“If the pure and elevated pleasure to be derived from the possession and use of a good telescope were generally known, I am certain that no instrument of science would be more commonly found in the homes of intelligent people.” —Garrett Serviss (1901) Pleasures of the Telescope
The forecast for tonight and the following four nights calls for rain and clouds. After a dry summer and a drier autumn, what caused the sudden switch to wet weather? Why did we go straight from drought to downpour? Continue reading “Time Machine”
Bryan was determined to see some good meteors this year. DETERMINED. Our Orionids had been rained out, and our Leonids had been somewhat spoiled by the experience of driving around for an hour looking for a nonexistent viewing spot and then lying on the concrete in front of a dark fire station hoping not to get run over. The Geminids, though – they looked promising. A new moon and clear skies were going to line up perfectly. Some astronomers even predicted the co-occurrence of another, more minor meteor shower!
Bryan planned carefully. He invited our friends Cliff and Mitch and their kids, and he packed a stove and hot chocolate mix and air mattresses and lots of blankets. We had our good binoculars, and Mitch brought his telescope. We met at Williams Junction, where highways 9 and 10 meet west of Little Rock, and drove a caravan to Flatside Pinnacle. The parking area there is nice and flat, the glow of Little Rock is blocked by the mountain, and the skies to the west are dark over the wilderness area.
This time, we weren’t disappointed. We snuggled into our blankets and watched dozens of meteors streak across the sky. Most radiated from Gemini as it rose, of course. But there were a good handful angled perpendicular to those, was that the second shower or just random other bits of space dust? Some streaks were faint but many were big and slow and really impressively bright. Some even trailed glowing stuff behind them. The rest of us took turns dozing, but Bryan stayed up all night and watched. Just before we packed up our things to head home, about two-thirty in the morning, we saw a meteor so bright it lit our upturned faces and cast shadows behind us.
Here we are, friends, on a big rock we call home. Sometimes we need reminding that ours is not the only rock out there.
Bryan and I decided that, since the Orionids meteor shower last month had been such a disappointment, we’d try to watch the Leonids this month. Mandy’s schedule precluded a camping trip, but he and I got up at three in the morning to drive out to the overlook on Highway 5.
We overshot and ended up in Crows instead. When we turned around to look for the overlook again, we found that it had been removed. (Do they ever do that? Apparently.) The other close-by spots had too much light. We ended up lying on the concrete in front of Salem Fire Station Number 4. We’d forgotten pillows. There was way more traffic on the road than we’d expected, and I kept thinking someone would pull into the fire station and hit me, lying there on the driveway in my sleeping bag.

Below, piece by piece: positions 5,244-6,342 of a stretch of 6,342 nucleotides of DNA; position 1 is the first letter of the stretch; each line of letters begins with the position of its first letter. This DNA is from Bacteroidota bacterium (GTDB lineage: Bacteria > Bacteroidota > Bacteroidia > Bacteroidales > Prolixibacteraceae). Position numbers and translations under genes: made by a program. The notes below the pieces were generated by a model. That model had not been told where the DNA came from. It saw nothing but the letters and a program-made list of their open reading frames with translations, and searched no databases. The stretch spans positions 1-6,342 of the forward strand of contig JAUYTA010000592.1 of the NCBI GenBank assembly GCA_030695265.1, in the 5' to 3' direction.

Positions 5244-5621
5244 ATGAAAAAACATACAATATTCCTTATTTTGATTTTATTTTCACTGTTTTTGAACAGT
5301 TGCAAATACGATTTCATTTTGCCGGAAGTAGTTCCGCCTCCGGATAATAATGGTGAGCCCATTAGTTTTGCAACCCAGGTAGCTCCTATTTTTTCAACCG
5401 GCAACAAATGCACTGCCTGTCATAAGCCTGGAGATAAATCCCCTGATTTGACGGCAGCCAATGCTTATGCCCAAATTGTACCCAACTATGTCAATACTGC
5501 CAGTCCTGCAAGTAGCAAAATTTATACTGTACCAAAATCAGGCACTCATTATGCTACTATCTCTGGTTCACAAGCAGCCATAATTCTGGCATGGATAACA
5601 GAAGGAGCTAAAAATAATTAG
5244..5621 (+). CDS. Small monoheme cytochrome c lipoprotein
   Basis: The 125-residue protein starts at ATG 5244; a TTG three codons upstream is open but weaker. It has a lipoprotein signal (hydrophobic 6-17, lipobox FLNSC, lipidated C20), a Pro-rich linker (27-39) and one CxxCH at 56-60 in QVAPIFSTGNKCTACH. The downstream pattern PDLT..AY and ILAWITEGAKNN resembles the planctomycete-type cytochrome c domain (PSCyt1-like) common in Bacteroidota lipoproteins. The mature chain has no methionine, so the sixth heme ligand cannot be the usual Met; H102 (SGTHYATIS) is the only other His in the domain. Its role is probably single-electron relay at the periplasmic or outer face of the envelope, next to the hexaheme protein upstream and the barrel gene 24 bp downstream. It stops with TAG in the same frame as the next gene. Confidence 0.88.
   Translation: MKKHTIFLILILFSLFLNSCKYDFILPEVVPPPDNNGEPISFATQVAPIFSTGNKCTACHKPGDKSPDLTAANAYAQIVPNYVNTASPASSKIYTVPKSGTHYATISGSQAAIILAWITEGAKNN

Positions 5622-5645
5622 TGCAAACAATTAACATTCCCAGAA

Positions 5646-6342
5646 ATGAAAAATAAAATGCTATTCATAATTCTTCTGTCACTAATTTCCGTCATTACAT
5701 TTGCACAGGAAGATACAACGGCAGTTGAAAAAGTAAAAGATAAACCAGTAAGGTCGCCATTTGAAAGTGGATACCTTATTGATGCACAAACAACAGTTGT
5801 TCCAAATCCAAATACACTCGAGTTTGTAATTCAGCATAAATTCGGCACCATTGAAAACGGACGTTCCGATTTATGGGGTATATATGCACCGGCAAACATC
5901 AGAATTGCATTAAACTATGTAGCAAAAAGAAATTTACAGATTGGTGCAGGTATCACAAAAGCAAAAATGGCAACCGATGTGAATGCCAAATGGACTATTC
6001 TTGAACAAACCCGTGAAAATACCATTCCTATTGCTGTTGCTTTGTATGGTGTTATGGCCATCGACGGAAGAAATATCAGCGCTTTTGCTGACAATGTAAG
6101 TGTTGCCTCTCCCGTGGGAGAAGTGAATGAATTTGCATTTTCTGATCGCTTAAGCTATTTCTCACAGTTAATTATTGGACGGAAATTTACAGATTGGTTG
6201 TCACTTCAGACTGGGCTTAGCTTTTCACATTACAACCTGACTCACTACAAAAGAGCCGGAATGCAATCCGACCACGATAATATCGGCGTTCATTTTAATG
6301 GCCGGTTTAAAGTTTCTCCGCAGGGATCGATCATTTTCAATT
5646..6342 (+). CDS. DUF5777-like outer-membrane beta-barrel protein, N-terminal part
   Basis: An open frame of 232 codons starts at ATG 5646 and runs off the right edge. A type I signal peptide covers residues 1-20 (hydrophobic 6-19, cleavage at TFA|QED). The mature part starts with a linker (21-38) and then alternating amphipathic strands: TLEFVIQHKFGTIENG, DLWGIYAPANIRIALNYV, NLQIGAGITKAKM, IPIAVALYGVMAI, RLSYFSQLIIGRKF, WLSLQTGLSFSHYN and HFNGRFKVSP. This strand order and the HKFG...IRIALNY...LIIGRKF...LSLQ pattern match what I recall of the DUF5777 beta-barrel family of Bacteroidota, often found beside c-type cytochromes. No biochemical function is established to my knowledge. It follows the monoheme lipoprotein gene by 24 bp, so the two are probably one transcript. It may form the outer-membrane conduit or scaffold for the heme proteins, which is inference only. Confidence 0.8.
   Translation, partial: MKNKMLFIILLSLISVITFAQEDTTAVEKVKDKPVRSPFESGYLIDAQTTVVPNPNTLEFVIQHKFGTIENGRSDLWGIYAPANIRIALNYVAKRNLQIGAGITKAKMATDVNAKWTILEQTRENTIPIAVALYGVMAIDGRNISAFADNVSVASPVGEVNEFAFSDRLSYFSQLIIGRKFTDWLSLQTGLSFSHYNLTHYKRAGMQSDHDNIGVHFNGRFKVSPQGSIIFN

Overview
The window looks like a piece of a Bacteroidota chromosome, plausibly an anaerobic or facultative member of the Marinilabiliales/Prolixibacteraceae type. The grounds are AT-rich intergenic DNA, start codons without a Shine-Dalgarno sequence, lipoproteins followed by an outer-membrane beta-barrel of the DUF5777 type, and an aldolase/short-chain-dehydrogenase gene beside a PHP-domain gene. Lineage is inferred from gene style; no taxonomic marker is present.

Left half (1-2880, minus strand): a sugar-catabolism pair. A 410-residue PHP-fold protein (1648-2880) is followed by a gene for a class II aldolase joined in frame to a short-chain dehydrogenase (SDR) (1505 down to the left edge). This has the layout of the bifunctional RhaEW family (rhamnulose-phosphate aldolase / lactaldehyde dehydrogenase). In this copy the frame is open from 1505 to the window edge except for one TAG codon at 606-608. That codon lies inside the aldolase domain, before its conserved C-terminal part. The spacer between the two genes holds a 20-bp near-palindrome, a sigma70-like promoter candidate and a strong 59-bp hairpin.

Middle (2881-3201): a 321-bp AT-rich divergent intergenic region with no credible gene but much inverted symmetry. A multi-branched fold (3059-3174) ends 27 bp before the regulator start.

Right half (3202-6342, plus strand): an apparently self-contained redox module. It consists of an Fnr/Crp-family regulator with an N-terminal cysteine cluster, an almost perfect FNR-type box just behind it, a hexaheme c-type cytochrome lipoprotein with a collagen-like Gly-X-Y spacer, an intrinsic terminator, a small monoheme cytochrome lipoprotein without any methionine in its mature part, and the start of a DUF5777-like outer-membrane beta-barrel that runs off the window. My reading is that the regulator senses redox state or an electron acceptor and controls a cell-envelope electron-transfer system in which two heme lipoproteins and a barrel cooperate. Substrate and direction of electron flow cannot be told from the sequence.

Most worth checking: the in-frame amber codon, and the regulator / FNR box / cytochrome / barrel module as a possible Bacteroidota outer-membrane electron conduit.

But the meteors were beautiful, as they always are, big streaks of fire across the sky that light up the air they pass through and make it glow. I love meteor showers. Sometimes we forget, I think, that we’re just tiny people in a big, big universe. When we watch for meteors, we come to understand again that we’re just crashing through space along with all the other rocks. It’s humbling and amazing at the same time.
Also: cold. I don’t think I woke up fully until sometime during my second cup of coffee, halfway through breakfast at Waffle House.
We like meteors, and we like the woods, and we like Mitch and Monkey and Nick. One of our favorite short backpack trips in Arkansas is one Buckeye Mountain, in the Caney Creek wilderness area. Most Arkansas trails do a lot of up-and-downing over the hills, but the Buckeye runs up to a ridgetop and stays there. Continue reading “Meteors on Buckeye Mountain”
We have no telescope. But Bryan didn’t want to miss the transit of Venus across the sun, so he did a little research on the interwebs and came up with a way for us to watch safely.
He put a tripod in the driveway and mounted the binoculars on it. Then he fixed up a light stand with a piece of corrugated plastic clipped to it, and situated it so that the too-bright sun image from the binos would hit it. Hooray! The transit of Venus projected safely onto white plastic. Pretty clever, if you ask me. As an added bonus, we were able to see sunspots too!
On the day I picked Mandy up from ecology camp, I got to meet Inge, her favorite other camper. Mandy said that Inge is from Little Rock, so I said hello to Inge’s mom and got her email address. We made some arrangements earlier this week, and picked up Inge for a hike along the River Trail near Burns Park. We walked up the Emerald Park trail to the knife-edge bluff overlooking the river, then across the back of the old quarry, past the backyard of the VA hospital, and down to the River Trail again.
After our hike, we drove downtown for a little unicycle practice near the Clinton Library. Mandy was pleased to show off a little for her friend, and her friend was suitably impressed.
We all enjoyed Inge’s company. She’s smart and silly and unselfconscious in a way that most twelve-year-old girls aren’t. We called her mom to ask permission to keep her for awhile longer, and Bryan and I took the girls to the Purple Cow, a local hamburger place, for supper and milkshakes. After dark, we drove the girls out to Pinnacle Mountain for a ‘star party’. The local astronomy club sets up in the parking lot there, sometimes, to let people who don’t have telescopes come out and enjoy looking at things. We saw Saturn and Venus, and the Dumbbell and Ring nebulas, and we still had Inge home right on time.